WILMINGTON, N.C.—Hurricane Florence crashed into the Carolinas as a giant, slow-moving storm on Friday, threatening catastrophic flooding while leaving scores in need of rescue from rising waters and hundreds of thousands without power.
The center of the hurricane's eye came ashore at about 0715 EDT near Wrightsville Beach close to Wilmington, North Carolina, with sustained winds of 150 kph, the National Hurricane Center (NHC) said.
North Carolina's governor, Roy Cooper, said Florence was set to cover almost all of the state in several feet of water.
National Weather Service forecaster Brandon Locklear predicted Florence would drop up to eight months of rain in two or three days.
There were no immediate reports of storm-related deaths or serious injuries, but authorities said more than 100 people were rescued further north in New Bern, where the downtown area of the city of 30,000 people was under water.
"WE ARE COMING TO GET YOU," New Bern city officials said on Twitter. "You may need to move up to the second story, or to your attic, but WE ARE COMING TO GET YOU."
More than 60 people, including many children and pets, were evacuated from a hotel in Jacksonville, North Carolina, after strong winds caused parts of the roof to collapse, local officials said. No one was hurt.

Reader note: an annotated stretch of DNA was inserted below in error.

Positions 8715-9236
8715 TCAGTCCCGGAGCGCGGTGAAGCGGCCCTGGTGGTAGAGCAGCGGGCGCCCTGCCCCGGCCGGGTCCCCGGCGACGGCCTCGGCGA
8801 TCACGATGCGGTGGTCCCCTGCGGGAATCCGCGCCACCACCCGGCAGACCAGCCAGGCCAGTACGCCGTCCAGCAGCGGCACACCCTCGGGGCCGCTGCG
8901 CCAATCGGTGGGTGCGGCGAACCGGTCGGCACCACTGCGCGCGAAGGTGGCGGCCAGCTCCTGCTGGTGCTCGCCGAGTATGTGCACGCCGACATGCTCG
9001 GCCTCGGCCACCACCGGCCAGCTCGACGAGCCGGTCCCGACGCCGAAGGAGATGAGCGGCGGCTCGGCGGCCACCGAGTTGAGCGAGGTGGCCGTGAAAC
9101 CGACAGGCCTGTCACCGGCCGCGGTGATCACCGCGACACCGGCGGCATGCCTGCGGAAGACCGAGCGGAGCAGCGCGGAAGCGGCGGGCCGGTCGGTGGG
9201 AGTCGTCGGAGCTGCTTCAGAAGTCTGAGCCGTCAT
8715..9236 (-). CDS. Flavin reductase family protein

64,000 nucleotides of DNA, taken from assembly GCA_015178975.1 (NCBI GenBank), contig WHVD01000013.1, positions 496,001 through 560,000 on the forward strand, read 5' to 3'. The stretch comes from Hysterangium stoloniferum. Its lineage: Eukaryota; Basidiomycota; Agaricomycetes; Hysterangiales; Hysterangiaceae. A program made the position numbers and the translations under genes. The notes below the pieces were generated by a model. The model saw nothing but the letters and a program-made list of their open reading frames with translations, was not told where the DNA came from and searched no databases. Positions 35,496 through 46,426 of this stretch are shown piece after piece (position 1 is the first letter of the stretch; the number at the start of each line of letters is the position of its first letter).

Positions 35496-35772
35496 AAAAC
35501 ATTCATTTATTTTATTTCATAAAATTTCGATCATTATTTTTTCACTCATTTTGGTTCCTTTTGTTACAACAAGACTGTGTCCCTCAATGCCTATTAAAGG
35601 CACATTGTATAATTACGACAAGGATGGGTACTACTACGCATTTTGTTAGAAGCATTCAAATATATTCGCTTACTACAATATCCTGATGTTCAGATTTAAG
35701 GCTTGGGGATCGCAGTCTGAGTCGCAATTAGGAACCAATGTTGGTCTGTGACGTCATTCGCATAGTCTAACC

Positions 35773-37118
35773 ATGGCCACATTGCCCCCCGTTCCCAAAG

More than 370,000 people were without power in North Carolina early on Friday, state officials said. Utility companies said millions were expected to lose power and that restoring it could take weeks.
THOUSANDS IN SHELTERS
Forecasters said the Category 1 storm's extreme size meant it could batter the U.S. East Coast with hurricane-force winds for nearly a full day.
About 10 million people could be affected by the storm and more than 1 million were ordered to evacuate the coasts of the Carolinas and Virginia.
Almost 20,000 people had taken refuge in 157 emergency shelters, Cooper said.
There was a threat from tornadoes as Florence made landfall, the NHC said. South Carolina Governor Henry McMaster said the heavy rain could trigger landslides in the west of his state.
Storm surges could push as far as 2 miles (3 km) inland, NHC said, while heavy rains were forecast to extend into the Appalachian Mountains, affecting parts of Alabama, Tennessee, Kentucky and West Virginia.
Emergency declarations were in force in Georgia, South and North Carolina, Virginia, Maryland and the District of Columbia.
Still, some residents ignored calls to evacuate.
"I had a lot of fear initially but I'm glad to be inside and safe," said Zelda Allen, a 74-year-old retired tax accountant from Hampstead, North Carolina, who was riding out the storm at Wilmington's Hotel Ballast with her husband.
"I'm worried about what I might find when I go home, though," she said.
(Reporting by Ernest Scheyder; Additional reporting by Gene Cherry in Raleigh and Brendan O'Brien in Milwaukee; Editing by John Stonestreet and Bernadette Baum)